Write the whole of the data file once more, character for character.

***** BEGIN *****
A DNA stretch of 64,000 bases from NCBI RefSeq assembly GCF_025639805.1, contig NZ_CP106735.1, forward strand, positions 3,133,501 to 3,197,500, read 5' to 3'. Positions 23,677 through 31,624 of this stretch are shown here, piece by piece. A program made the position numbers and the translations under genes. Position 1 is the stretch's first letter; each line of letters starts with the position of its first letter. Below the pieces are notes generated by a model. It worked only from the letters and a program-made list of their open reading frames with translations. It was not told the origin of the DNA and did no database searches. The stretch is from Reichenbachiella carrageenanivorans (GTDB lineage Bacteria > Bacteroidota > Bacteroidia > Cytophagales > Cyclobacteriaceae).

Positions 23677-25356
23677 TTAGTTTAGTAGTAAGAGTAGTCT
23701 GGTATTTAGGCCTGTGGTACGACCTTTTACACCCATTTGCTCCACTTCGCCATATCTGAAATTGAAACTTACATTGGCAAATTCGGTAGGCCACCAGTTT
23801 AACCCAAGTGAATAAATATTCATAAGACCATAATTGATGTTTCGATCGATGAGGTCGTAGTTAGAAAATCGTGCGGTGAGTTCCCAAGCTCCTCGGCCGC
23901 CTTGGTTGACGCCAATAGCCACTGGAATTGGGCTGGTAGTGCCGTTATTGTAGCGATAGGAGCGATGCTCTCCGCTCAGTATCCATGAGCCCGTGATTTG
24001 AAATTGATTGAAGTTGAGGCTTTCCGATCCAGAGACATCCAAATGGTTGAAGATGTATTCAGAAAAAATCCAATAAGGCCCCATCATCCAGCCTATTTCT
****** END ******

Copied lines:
A DNA stretch of 64,000 bases from NCBI RefSeq assembly GCF_025639805.1, contig NZ_CP106735.1, forward strand, positions 3,133,501 to 3,197,500, read 5' to 3'. Positions 23,677 through 31,624 of this stretch are shown here, piece by piece. A program made the position numbers and the translations under genes. Position 1 is the stretch's first letter; each line of letters starts with the position of its first letter. Below the pieces are notes generated by a model. It worked only from the letters and a program-made list of their open reading frames with translations. It was not told the origin of the DNA and did no database searches. The stretch is from Reichenbachiella carrageenanivorans (GTDB lineage Bacteria > Bacteroidota > Bacteroidia > Cytophagales > Cyclobacteriaceae).

Positions 23677-25356
23677 TTAGTTTAGTAGTAAGAGTAGTCT
23701 GGTATTTAGGCCTGTGGTACGACCTTTTACACCCATTTGCTCCACTTCGCCATATCTGAAATTGAAACTTACATTGGCAAATTCGGTAGGCCACCAGTTT
23801 AACCCAAGTGAATAAATATTCATAAGACCATAATTGATGTTTCGATCGATGAGGTCGTAGTTAGAAAATCGTGCGGTGAGTTCCCAAGCTCCTCGGCCGC
23901 CTTGGTTGACGCCAATAGCCACTGGAATTGGGCTGGTAGTGCCGTTATTGTAGCGATAGGAGCGATGCTCTCCGCTCAGTATCCATGAGCCCGTGATTTG
24001 AAATTGATTGAAGTTGAGGCTTTCCGATCCAGAGACATCCAAATGGTTGAAGATGTATTCAGAAAAAATCCAATAAGGCCCCATCATCCAGCCTATTTCT